Hammer Mold

Even though it’s concrete, I’m pretty sure one good swing would destroy it. For now I’m just going to consider it an art object, and not a fully functional hammering device.

hammer-head

If you’re available Thursday, February 4th, 2016 and want to learn more about working with concrete, plan on attending MakeShift. Tickets are $10 and you can get them online. (I hear there will also be “spiked milkshakes” and other refreshments.)

2015.04.10

Sketch

We had a quick side project in our “Machines that Make” class which involved designing a piece of jewelry in Rhino. The piece was to be 3 dimensional, and entered into the “Rapid Jewelry 3D Printing Design Competition” put on by the Design Museum Foundation.

I’ve never really designed or made any jewelry before, but Frankie suggested I look at cosplay and wearable things for inspiration. Since I seem to have an (unhealthy?) obsession with hammers lately, I went right in that direction.

Prototypes

The hammer, like so many tools we use, is an extension of the human body, allowing us to do thing we couldn’t do with our bare hands. I wanted to celebrate the hammer as a tool and an object, and what better way than by wearing it on your finger?

Of course this hammer becomes somewhat non-functional, at least as a hammer. You can still move your fingers around to simulate the movement, but don’t expect to pound any nails with it. (There’s also a joke here about fingernails, but I’m still working on it.)

Paper Prototypes

Paper Prototypes

I did a quick sketch and then went to work doing some paper prototypes. The prototype fits well as a “mid ring” (a new term I learned) or as a pinky ring. The actual 3D modeled one should fit on my index finger.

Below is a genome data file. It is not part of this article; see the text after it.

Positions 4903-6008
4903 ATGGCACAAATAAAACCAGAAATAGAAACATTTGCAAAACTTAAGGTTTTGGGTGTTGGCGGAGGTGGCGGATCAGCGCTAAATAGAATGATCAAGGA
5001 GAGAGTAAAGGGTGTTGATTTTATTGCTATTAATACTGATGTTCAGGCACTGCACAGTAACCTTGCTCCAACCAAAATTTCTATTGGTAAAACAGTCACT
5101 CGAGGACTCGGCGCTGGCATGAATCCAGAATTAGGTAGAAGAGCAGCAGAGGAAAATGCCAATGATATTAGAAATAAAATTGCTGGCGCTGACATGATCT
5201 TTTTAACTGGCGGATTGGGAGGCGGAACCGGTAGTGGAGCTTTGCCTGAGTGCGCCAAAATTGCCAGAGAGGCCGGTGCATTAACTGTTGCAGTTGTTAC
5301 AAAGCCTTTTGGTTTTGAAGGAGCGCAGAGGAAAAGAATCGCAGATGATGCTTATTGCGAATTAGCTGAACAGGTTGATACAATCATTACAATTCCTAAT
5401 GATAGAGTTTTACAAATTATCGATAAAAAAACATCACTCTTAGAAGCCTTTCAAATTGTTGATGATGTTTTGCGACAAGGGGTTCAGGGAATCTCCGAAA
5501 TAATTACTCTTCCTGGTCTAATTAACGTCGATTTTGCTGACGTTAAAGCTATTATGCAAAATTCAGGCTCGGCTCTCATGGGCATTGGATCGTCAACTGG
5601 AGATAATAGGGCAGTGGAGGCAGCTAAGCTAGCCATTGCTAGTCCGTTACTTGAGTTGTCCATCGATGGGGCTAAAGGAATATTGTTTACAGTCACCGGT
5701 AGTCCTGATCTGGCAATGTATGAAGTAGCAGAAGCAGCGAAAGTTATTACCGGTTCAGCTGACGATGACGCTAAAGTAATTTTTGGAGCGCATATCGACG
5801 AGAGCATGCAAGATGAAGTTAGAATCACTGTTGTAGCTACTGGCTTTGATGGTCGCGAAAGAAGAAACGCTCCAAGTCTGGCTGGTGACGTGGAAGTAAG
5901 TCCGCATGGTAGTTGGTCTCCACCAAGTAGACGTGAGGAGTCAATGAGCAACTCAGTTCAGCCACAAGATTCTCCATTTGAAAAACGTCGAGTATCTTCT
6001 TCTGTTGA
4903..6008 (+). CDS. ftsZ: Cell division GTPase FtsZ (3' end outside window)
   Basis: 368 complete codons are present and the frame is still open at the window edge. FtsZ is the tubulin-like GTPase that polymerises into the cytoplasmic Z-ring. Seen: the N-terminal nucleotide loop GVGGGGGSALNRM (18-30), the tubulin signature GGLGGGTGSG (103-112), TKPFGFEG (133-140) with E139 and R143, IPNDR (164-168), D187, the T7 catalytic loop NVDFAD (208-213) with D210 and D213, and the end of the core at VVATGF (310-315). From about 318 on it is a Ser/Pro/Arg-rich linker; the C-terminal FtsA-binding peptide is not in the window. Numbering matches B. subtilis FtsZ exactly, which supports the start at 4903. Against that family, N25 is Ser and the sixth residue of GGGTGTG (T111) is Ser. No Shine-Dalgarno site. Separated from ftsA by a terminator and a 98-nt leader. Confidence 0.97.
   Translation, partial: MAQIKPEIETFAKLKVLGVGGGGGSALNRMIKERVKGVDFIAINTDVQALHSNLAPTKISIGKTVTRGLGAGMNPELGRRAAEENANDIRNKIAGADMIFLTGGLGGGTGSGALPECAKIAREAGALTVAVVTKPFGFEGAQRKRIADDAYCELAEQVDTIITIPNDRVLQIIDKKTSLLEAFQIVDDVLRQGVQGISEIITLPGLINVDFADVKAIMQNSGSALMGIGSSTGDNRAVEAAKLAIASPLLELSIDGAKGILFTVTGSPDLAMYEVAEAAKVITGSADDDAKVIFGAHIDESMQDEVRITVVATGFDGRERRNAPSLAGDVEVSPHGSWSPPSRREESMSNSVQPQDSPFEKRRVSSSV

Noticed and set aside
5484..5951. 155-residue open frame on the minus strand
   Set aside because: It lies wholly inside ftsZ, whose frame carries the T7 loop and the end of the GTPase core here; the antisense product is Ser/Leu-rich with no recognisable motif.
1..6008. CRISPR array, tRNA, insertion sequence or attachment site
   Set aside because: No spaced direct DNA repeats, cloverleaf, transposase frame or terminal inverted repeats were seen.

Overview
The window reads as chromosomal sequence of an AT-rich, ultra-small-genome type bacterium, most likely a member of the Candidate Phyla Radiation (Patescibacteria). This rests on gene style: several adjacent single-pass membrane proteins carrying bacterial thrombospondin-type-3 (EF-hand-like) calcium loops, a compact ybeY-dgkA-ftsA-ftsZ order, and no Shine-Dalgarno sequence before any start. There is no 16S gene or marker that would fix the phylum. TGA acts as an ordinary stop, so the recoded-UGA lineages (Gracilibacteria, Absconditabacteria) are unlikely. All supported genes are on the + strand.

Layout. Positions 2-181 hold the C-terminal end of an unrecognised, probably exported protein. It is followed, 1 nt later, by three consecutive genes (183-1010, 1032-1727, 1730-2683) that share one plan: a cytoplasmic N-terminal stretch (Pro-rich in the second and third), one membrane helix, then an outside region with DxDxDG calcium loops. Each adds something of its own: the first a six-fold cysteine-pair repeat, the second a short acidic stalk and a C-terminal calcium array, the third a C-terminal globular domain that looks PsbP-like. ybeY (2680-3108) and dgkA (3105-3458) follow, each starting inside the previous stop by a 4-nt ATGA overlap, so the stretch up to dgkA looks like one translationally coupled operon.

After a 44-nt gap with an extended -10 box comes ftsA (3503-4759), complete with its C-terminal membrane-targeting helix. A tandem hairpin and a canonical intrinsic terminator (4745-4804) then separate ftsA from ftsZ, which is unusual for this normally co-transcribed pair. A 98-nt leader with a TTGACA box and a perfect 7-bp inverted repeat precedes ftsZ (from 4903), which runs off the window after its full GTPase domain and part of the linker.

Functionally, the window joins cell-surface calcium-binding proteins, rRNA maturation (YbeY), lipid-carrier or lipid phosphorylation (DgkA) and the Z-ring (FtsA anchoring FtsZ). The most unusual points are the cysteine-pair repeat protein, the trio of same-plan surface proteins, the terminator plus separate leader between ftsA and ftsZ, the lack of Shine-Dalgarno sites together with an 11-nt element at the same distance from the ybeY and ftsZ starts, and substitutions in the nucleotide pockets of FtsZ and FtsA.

Paper Prototypes

Imagine if you will, a whole bunch of these on one hand. Too many hammers to handle? I think not!

STL File

I learned a few new techniques in Rhino, which should come in handy. I really wish I had more time to dig into it this semester, especially the command line features. Here’s what the plain old STL file looks like. We’ve seen this view a million times before, but I also did some renderings using Keyshot which look rather nice… Check them out below!

Rendering

Rendering

Rendering

Rendering

Rendering

Obviously the 3D printed pieces won’t exactly look like this, but it was great to experiment with different materials and lighting in the rendering software. (Of course now I’m tempted to look at the open source 3D rendering applications out there!)

2015.02.22

make it move: Body and Machine

Exciting news in the world of kinetic art! If you enjoyed my recent piece The Hammer of Futility, but would really like to see it in person, you’re in luck! As long as you’re in Minneapolis between March 7th, 2015 and March 21st, 2015.

The arts organization make it move is putting on a show titled Body and Machine and my lovely hammer will be there, and if all goes well, I’ll also be there, at least for the opening on Saturday, March 7th, 2015.

My colleague Broc Toft will also have some work in the show. I enjoy Broc’s work and I think you will too. Speaking of enjoyable work, Savage Aural Hotbed will also be performing at the opening! I saw them at The Hack Factory back in 2013 and they were a lot of fun.

I’ve got a few more kinetic pieces in mind, but I’m really pleased with how the hammer turned out, and I hope to see you (well, my Minneapolis friends) at the opening!